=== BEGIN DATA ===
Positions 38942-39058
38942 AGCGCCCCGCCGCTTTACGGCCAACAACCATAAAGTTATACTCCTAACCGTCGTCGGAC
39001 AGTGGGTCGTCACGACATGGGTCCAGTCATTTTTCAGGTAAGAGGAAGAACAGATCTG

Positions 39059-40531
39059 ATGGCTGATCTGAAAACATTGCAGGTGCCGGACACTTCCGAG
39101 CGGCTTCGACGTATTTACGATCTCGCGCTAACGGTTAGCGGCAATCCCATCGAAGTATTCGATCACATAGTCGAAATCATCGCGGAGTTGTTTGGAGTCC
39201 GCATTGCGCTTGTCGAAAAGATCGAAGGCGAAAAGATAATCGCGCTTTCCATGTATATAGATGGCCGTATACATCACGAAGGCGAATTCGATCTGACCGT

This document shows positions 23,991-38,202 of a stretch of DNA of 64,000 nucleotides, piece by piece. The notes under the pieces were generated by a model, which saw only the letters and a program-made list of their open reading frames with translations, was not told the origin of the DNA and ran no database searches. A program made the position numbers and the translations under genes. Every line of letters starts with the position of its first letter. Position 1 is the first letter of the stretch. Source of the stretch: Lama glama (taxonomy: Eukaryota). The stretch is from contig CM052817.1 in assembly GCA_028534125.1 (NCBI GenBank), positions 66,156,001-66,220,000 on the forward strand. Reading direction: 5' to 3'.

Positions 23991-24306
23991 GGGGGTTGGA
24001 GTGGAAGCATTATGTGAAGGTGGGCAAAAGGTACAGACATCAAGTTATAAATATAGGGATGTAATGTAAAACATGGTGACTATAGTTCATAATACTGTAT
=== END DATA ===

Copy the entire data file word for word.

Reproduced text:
Positions 38942-39058
38942 AGCGCCCCGCCGCTTTACGGCCAACAACCATAAAGTTATACTCCTAACCGTCGTCGGAC
39001 AGTGGGTCGTCACGACATGGGTCCAGTCATTTTTCAGGTAAGAGGAAGAACAGATCTG

Positions 39059-40531
39059 ATGGCTGATCTGAAAACATTGCAGGTGCCGGACACTTCCGAG
39101 CGGCTTCGACGTATTTACGATCTCGCGCTAACGGTTAGCGGCAATCCCATCGAAGTATTCGATCACATAGTCGAAATCATCGCGGAGTTGTTTGGAGTCC
39201 GCATTGCGCTTGTCGAAAAGATCGAAGGCGAAAAGATAATCGCGCTTTCCATGTATATAGATGGCCGTATACATCACGAAGGCGAATTCGATCTGACCGT

This document shows positions 23,991-38,202 of a stretch of DNA of 64,000 nucleotides, piece by piece. The notes under the pieces were generated by a model, which saw only the letters and a program-made list of their open reading frames with translations, was not told the origin of the DNA and ran no database searches. A program made the position numbers and the translations under genes. Every line of letters starts with the position of its first letter. Position 1 is the first letter of the stretch. Source of the stretch: Lama glama (taxonomy: Eukaryota). The stretch is from contig CM052817.1 in assembly GCA_028534125.1 (NCBI GenBank), positions 66,156,001-66,220,000 on the forward strand. Reading direction: 5' to 3'.

Positions 23991-24306
23991 GGGGGTTGGA
24001 GTGGAAGCATTATGTGAAGGTGGGCAAAAGGTACAGACATCAAGTTATAAATATAGGGATGTAATGTAAAACATGGTGACTATAGTTCATAATACTGTAT